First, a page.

Nate Silver’s FiveThirtyEight Has Biden as a Near Lock, 88% Chance at Delegate Majority Compared to Bernie’s 2%
After a stunning upset on Super Tuesday, polling expert Nate Silver’s statistical model now shows former Vice President Joe Biden with an 88 percent chance of winning enough delegates in primaries to earn the Democratic nomination, while Independent Vermont Senator Bernie Sanders is in low fat milk territory at two percent.
Silver’s FiveThirtyEight statistical model for the 2020 Democratic primary race shows Biden with a near-lock on the nomination, and Sanders with the slimmest of chances at earning enough votes to take the nomination before the Democratic National Convention:
Sanders has to come back quickly when the momentum is currently against him in a bunch of states that are not very good for him — or it will be too late. It’s not impossible. But the chances are low. The model gives Biden an 88 percent chance of winning a majority of pledged delegates, with most of the remaining outcomes being “no majority” rather than a Sanders majority. It also gives Biden a 94 percent chance of winning a plurality of pledged delegates, and Sanders a 6 percent chance.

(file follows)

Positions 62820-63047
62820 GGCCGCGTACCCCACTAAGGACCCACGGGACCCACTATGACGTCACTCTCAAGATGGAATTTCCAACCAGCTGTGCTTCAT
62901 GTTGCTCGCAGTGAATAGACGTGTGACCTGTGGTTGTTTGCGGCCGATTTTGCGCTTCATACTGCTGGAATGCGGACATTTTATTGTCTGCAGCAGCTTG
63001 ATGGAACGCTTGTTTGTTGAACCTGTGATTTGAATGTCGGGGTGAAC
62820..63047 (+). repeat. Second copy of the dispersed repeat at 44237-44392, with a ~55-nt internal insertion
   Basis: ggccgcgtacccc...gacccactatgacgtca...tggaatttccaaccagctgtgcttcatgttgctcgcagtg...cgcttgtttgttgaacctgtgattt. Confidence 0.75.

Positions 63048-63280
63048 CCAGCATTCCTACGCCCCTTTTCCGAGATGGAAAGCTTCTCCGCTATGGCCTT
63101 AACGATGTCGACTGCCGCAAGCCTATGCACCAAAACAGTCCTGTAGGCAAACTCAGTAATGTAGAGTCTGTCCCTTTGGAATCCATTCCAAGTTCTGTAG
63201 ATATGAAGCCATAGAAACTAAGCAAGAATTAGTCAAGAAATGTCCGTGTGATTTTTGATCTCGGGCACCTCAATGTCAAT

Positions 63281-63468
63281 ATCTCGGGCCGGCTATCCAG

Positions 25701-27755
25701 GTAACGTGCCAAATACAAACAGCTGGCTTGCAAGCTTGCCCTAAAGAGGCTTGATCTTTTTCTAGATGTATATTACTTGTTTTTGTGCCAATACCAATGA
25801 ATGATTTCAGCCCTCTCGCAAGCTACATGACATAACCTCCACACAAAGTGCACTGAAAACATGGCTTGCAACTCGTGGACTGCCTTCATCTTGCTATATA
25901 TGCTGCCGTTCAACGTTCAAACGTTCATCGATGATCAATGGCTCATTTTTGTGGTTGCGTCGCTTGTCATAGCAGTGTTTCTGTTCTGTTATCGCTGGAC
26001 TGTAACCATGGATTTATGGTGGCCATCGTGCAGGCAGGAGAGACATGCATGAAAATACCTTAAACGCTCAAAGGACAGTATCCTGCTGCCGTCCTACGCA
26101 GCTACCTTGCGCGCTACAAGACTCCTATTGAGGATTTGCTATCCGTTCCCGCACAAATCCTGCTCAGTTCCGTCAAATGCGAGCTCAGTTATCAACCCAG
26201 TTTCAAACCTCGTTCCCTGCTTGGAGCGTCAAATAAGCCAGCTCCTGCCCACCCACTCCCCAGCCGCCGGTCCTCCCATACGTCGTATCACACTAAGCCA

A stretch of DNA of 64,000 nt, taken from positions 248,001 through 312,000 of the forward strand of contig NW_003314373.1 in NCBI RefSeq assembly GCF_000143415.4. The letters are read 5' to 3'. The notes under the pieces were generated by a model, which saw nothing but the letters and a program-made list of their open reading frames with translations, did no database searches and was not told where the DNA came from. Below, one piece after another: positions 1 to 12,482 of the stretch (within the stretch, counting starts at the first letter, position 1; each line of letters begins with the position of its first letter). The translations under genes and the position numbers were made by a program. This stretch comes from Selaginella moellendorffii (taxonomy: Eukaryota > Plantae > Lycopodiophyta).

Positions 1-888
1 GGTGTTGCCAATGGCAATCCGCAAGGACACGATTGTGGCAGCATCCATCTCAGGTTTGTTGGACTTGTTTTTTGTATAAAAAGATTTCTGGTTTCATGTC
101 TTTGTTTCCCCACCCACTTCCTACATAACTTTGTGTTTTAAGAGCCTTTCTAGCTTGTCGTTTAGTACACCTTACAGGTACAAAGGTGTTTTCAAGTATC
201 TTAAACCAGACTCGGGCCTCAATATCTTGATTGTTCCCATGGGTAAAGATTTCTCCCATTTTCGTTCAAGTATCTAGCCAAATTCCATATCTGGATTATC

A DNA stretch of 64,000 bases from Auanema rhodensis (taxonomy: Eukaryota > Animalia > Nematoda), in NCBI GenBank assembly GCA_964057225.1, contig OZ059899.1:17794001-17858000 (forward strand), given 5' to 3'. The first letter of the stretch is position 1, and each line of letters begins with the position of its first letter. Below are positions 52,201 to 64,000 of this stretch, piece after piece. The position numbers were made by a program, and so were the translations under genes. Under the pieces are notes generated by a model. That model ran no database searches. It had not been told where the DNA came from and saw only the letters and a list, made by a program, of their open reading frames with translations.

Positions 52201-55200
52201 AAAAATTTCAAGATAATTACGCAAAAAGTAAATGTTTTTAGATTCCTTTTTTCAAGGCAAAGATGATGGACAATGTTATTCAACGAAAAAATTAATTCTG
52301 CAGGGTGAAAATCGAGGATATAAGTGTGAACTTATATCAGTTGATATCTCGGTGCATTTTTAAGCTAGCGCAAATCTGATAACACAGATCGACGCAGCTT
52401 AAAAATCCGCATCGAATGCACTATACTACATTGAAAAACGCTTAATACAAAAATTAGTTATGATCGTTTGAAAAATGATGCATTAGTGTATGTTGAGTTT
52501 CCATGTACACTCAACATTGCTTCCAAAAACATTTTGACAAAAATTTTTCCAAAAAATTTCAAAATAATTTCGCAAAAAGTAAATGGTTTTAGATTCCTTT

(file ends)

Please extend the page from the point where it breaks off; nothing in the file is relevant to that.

Silver also notes that things could be even worse for Sanders than the current model predicts, because “there are some signs that late-returned mail ballots in California will help Biden — a reflection of the fact that Biden surged in the race in the final few days before Super Tuesday.”
The analysis doesn’t look good for Sanders, whose chances of winning the nomination outright are now lower than the mortality rate of the coronavirus, but as the past week’s shocking turnaround demonstrates, you really don’t ever know.
“The model does not account for other real-world contingencies such as Biden dropping out because of a health problem. (It assumes that the delegate leader never drops out of the race.),” Silver writes, adding “But the comeback path is not going to be easy for the senator from Vermont.”
If Sanders can take comfort in anything, it’s that Silver’s model predicted Hillary Clinton had a 71.4 percent chance of defeating Donald Trump — although she did win 3 million more votes than he did.
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